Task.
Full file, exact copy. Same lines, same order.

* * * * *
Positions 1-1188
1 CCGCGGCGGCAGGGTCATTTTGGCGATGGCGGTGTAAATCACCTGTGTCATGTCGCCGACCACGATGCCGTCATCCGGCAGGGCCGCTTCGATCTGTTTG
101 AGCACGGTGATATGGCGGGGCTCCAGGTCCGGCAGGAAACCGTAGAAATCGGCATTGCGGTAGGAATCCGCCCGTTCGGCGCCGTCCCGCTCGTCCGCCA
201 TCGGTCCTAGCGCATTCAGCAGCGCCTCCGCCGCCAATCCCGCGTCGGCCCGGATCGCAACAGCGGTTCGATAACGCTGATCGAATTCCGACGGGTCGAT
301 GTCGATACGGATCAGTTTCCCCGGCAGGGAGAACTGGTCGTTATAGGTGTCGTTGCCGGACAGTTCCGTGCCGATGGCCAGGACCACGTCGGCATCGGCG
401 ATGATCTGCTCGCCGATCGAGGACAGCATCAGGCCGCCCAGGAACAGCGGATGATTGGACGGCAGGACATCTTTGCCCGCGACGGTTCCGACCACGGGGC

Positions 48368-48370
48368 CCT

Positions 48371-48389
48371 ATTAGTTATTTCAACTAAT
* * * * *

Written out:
Positions 1-1188
1 CCGCGGCGGCAGGGTCATTTTGGCGATGGCGGTGTAAATCACCTGTGTCATGTCGCCGACCACGATGCCGTCATCCGGCAGGGCCGCTTCGATCTGTTTG
101 AGCACGGTGATATGGCGGGGCTCCAGGTCCGGCAGGAAACCGTAGAAATCGGCATTGCGGTAGGAATCCGCCCGTTCGGCGCCGTCCCGCTCGTCCGCCA
201 TCGGTCCTAGCGCATTCAGCAGCGCCTCCGCCGCCAATCCCGCGTCGGCCCGGATCGCAACAGCGGTTCGATAACGCTGATCGAATTCCGACGGGTCGAT
301 GTCGATACGGATCAGTTTCCCCGGCAGGGAGAACTGGTCGTTATAGGTGTCGTTGCCGGACAGTTCCGTGCCGATGGCCAGGACCACGTCGGCATCGGCG
401 ATGATCTGCTCGCCGATCGAGGACAGCATCAGGCCGCCCAGGAACAGCGGATGATTGGACGGCAGGACATCTTTGCCCGCGACGGTTCCGACCACGGGGC

Positions 48368-48370
48368 CCT

Positions 48371-48389
48371 ATTAGTTATTTCAACTAAT